Boeing teams ran
multiple tests on Starliner’s in-space maneuvering system and the spacecraft’s
launch abort system on May 23, 2019 at NASA’s White Sands Test Facility in New
Mexico. Photo credit: Boeing
RocketSTEM – 2
CANAVERAL, FL – Boeing engineers completed a lengthy series of hot fire
tests on the propulsion system of Starliner crew test article involving the vehicle’s in-space maneuvering system as well as the
critical launch abort system that will help pave the way to the first test
flight with astronauts in support of NASA’s Commercial Crew Program.
The hot fire propulsion system tests
were carried out on May 23 at NASA’s White Sands Test Facility in New Mexico
using a flight-like Starliner service module involving “a full propulsion system comprising
of fuel and helium tanks, reaction control system and orbital maneuvering and
attitude control thrusters, launch abort engines and all necessary fuel lines
and avionics,” according to statements from NASA and Boeing.
Multiple tests were completed to
simulate in-space maneuvers, low-altitude abort and high altitude abort to
ensure that astronauts will be safe and the Boeing Starliner crew transport vehicle
will function effectively through all phases of flight.
These successful tests will help
lead to key next milestones wherein Boeing plans to carry out a pad abort test followed
by an uncrewed orbital test flight (OFT) that will launch to the International Space Station
(ISS) as soon as August.
“With the safety of our astronauts
at the forefront of all we do, this successful testing proves this system will
work correctly and keep Starliner and the crew safe through all phases of
flight,” said John Mulholland, vice president and program manager of Boeing’s
Commercial Crew Program.
“The milestone paves the way for the
upcoming pad abort test and flights to and from the International Space Station
later this year.”
Artists concept of Boeing Starliner commercial crew vehicle
arriving at the International Space Station. Credit: Boeing/NASA
a list of the tests completed by Boeing
19 thrusters fired to simulate
12 thrusters fired to simulate a
22 propulsion elements, including
the launch abort engines, fired to simulate a low-altitude abort.
with three astronauts aboard called the Crew Flight Test (CFT) could take place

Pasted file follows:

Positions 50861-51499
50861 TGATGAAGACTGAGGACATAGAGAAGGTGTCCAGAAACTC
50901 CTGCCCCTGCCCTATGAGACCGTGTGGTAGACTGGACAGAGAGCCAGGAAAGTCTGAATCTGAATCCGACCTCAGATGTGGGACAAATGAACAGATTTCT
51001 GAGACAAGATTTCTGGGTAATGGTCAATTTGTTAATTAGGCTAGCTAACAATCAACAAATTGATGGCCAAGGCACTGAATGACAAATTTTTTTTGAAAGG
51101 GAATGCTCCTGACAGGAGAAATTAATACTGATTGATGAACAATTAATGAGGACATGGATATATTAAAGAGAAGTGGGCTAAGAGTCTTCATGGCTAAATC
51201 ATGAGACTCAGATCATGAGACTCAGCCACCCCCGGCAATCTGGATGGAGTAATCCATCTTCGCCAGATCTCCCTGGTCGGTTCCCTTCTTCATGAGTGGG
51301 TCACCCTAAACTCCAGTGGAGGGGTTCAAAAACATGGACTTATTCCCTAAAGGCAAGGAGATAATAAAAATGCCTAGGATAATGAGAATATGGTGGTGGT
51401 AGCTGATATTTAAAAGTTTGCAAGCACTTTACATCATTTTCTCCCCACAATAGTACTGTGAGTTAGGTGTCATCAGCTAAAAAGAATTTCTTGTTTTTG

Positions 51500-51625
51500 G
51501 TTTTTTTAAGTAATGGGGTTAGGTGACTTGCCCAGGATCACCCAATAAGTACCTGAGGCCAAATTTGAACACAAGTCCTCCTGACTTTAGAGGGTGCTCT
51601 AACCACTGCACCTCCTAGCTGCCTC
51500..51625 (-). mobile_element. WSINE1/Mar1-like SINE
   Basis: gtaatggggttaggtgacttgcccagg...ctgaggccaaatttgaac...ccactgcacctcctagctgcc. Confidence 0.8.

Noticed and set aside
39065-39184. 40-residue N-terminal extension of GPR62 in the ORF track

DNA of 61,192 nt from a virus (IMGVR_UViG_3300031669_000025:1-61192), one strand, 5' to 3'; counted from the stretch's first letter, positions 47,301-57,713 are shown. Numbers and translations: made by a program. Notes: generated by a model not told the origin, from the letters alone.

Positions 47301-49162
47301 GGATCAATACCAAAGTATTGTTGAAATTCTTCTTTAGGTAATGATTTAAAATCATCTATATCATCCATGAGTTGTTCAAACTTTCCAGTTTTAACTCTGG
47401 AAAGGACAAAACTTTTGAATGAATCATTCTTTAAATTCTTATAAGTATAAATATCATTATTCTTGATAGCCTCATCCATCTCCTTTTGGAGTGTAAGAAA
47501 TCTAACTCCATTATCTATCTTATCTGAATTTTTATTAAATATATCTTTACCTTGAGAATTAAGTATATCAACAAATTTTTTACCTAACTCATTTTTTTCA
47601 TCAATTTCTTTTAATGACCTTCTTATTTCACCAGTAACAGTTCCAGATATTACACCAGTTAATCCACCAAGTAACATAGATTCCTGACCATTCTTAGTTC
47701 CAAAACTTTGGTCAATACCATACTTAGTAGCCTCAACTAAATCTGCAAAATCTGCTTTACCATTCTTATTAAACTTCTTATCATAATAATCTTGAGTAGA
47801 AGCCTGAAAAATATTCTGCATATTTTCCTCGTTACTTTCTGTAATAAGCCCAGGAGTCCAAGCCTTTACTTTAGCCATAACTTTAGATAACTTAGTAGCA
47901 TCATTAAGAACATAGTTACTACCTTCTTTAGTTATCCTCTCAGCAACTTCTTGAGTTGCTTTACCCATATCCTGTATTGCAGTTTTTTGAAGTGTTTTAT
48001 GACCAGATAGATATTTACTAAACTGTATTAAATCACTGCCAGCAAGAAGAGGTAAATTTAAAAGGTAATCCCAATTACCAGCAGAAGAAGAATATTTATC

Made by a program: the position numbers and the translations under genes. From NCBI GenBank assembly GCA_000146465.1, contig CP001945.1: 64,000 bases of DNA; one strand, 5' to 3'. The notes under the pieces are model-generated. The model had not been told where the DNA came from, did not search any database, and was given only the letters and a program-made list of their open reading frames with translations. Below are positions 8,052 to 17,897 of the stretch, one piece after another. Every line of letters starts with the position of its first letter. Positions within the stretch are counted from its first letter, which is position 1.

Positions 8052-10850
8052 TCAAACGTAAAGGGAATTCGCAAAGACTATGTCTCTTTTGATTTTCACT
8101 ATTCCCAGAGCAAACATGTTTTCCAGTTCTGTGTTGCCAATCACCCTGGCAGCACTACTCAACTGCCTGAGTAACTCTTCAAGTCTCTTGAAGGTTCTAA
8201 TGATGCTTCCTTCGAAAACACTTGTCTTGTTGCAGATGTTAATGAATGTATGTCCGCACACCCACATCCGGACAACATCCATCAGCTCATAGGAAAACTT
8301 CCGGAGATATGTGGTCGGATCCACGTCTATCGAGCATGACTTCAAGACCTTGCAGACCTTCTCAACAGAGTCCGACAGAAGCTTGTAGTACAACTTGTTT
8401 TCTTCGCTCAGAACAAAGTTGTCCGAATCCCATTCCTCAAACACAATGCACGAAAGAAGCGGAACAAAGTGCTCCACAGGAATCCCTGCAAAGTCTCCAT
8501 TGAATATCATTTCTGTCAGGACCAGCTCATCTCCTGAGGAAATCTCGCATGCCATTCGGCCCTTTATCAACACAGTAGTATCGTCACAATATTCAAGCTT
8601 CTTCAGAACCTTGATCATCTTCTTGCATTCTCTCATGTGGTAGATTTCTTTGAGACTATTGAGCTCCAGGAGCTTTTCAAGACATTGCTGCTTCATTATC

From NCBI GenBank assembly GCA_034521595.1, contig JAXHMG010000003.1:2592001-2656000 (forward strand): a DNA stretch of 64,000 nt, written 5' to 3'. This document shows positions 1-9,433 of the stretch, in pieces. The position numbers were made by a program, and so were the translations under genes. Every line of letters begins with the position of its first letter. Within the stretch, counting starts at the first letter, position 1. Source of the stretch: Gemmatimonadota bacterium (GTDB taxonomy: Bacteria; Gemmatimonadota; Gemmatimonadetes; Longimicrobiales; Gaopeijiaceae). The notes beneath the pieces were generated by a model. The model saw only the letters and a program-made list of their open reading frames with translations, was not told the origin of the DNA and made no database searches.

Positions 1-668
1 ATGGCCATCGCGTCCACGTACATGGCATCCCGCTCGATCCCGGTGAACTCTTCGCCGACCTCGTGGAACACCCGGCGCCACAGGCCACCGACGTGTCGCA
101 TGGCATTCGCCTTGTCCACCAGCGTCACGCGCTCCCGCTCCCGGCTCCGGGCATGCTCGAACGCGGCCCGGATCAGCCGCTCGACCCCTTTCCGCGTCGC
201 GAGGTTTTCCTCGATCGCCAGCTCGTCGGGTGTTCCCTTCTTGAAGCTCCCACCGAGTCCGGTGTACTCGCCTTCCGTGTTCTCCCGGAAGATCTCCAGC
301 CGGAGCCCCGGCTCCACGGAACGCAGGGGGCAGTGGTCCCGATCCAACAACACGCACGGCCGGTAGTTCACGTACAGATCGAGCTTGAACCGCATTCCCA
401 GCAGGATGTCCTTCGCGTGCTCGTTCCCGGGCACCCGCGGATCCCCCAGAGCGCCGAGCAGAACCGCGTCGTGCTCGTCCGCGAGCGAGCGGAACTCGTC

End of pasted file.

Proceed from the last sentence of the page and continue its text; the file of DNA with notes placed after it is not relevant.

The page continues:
by the end of the year, perhaps as soon as November.
The Boeing Starliner commercial crew
vehicle will launch on a ULA Atlas V rocket augmented with two solid rocket
boosters on a ferry flight to and from the ISS.
The ULA Atlas V will blastoff from
Space Launch Complex-41 on Cape Canaveral Airt Force Station, FL.
Rescue team practices rescuing astronauts out of Boeing
Starliner mockup test article in case of splashdown at sea, in US NAVY wharf at
Port Canaveral, FL. Credit: Ken
Rescue teams recently conducted sea trials in Port
Canaveral to rescue the astronauts from the capsule in case of an unplanned sea
Watch for our detailed story.
ULA Delta Mariner arrives into Port Canaveral, FL on June
1, 2019 carrying the Atlas V rocket that will launch the first astronaut crew
aboard the Boeing Starliner commercial crew vehicle. Credit: Ken Kremer/kenkremer.com/spaceupclose.com
The Atlas V rocket 1st stage and Dual Engine Centuar upper stage that will launch on the CFT mission just
arrived into Port Canaveral on the ULA Delta Mariner.
Watch for our upcoming story.
SpaceX is also developing the Crew Dragon to ferry NASA astronauts
to and from the ISS.
“As commercial crew providers, Boeing and
SpaceX, begin to make regular flights to the space station, NASA will continue
to advance its mission to go beyond low-Earth orbit and establish a human
presence on the Moon with the ultimate goal of sending astronauts to Mars, says
Watch for Ken’s continuing
onsite coverage of NASA, SpaceX, ULA, Boeing, Lockheed Martin, Northrop Grumman
and more space and mission reports direct from the Kennedy Space Center, Cape
Canaveral Air Force Station, Florida and Wallops Flight Facility, Virginia.
Stay tuned here for Ken’s continuing Earth and
Planetary science and human spaceflight news: www.kenkremer.com –www.spaceupclose.com – twitter @ken_kremer
– email: ken at kenkremer.com
Dr. Kremer is a research scientist and journalist based in the
KSC area, active in outreach and interviewed regularly on TV and radio about
Ken’s photos are for sale and he is available for lectures and outreach events